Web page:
NEW YORK (AP) -- A towering sculpture called Vessel — made up of 2,500 twisting steps the public can climb — is scheduled to open Friday as the visual centerpiece of Hudson Yards, a $25 billion urban complex on Manhattan's West Side that is the city's most ambitious development since the rebuilding of the World Trade Center.
When fully complete, the 28-acre (11-hectare) site will include 16 towers of homes and offices, a hotel, a school, the highest outdoor observation deck in the Western Hemisphere, a performing arts center and a shopping mall that also opens Friday.
About half the complex is complete, with the rest scheduled to be done by 2025. The opening of the $200 million Vessel and the landscape around it will likely bring a wave of tourists to a rebuilt corner of the city that was previously characterized by a huge rail yard, parking lots and weedy sidewalks once known as a cruising ground for prostitutes.
The 3,200-ton structure was assembled from steel-and-concrete pieces manufactured in Monfalcone, Italy. Accommodating 600 visitors at a time, it's 150 feet (46 meters) tall and rises from a narrow point at its base to a width of 150 feet at its peak.
"We needed to have a centerpiece, we needed to have an attraction, a destination — something where you would say, 'I'll meet you at,'" says Jay Cross, president of Related Hudson Yards, which partnered with the Oxford Properties Group to develop the site. "And we thought monumental art is the way to go."
The concept was to make something "participatory," he said of the sculpture, created by British designer Thomas Heatherwick. "The idea was that everybody would just come in and climb it, be able to propose marriage up here, or run up and down, do whatever they want."
Admission is free, but people can get timed tickets in advance to avoid a line to enter.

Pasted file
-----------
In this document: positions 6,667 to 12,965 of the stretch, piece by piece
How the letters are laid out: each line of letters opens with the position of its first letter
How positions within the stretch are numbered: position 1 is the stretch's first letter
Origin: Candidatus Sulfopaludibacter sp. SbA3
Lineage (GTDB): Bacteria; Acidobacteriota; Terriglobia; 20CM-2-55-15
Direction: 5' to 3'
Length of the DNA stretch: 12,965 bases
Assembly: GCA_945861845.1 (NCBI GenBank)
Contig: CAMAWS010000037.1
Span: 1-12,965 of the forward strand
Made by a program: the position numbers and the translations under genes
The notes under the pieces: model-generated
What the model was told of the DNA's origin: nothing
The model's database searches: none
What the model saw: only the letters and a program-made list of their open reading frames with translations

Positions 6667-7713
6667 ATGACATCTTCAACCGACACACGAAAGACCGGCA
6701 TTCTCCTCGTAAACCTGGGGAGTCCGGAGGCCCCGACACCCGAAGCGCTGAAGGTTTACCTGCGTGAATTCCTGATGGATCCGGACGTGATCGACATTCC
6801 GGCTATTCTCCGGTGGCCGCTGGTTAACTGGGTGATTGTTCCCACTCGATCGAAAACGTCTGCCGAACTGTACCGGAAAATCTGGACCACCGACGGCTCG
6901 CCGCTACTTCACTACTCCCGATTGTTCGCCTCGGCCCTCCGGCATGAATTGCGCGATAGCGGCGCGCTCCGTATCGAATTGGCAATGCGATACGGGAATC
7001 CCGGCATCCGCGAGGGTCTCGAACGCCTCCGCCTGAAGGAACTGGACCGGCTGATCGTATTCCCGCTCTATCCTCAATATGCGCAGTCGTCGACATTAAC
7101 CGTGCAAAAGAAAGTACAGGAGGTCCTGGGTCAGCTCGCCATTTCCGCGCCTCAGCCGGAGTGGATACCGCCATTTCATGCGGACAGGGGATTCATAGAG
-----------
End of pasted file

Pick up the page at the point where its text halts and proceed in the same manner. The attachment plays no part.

The developers, including Miami Dolphins owner Stephen Ross, have billed their project as the most expensive private development in U.S. history.
High-power tenants planning to move into Hudson Yards office space include CNN, WarnerMedia, Wells Fargo and the BlackRock money manager. The luxury goods maker Coach is already operating there. About 60 percent of nearly 300 luxury apartments on the market have been sold, with hundreds more coming up.
The observation deck is set to open later this year on the 100th story of one of the city's tallest buildings. The wedge-shaped deck will be 100 feet (30 meters) above the one on the 86th floor of the Empire State Building, with a bird's eye view of the New York skyline and the Atlantic Ocean.
The arts center, a 200,000-square foot (18,580-square meter) building called The Shed , is scheduled to open April 5. It includes an outer shell that can deploy over an adjacent public plaza on huge wheels to expand the size of the performance space.
Also opening Friday is a seven-story mall called the Shops at Hudson Yards, with more than 100 stores offering brands from Cartier, Stuart Weitzman and Manhattan's first Neiman Marcus to chains like H&M and Zara. There will also be a slew of dining choices including a Shake Shack, Neiman Marcus's signature Zodiac restaurant and celebrity chefs' restaurants.
Hudson Yards is part of a stretch of construction along the Hudson River from Columbus Circle to the World Trade Center that is gradually nudging New York's power-and-money epicenter west from midtown Manhattan.
Make no mistake, Hudson Yards is aimed mostly at residents with deep pockets — one-bedroom apartments are renting for more than $5,000 a month, about $2,000 more than the average Manhattan one-bedroom apartment. A two-story penthouse is selling for $32 million. And although 10 percent of the residential space has been reserved for affordable housing, that applies to people whose annual income is still above poverty level.
It took decades for this real estate saga to take shape.
Former Mayor Michael Bloomberg had wanted the West Side rail yards to become the site of a domed stadium that could host the 2012 Olympics and later be a home for the NFL's Jets, but political and logistical hurdles ultimately killed those plans in favor of a mixed-use, commercial and residential neighborhood.
The developers broke ground on the project in 2012, building over the tracks of the Long Island Rail Road that connect with Penn Station, the city's busiest transportation hub. In an impressive engineering feat, massive columns support a platform surrounding the buildings and covering the tracks.
To lure investors, Hudson Yards is getting a government tax break plus other assistance running into billions of dollars that also financed the extension of a subway line.
In return, government officials hope the more than 50,000 estimated jobs created at Hudson Yards will justify the financial support.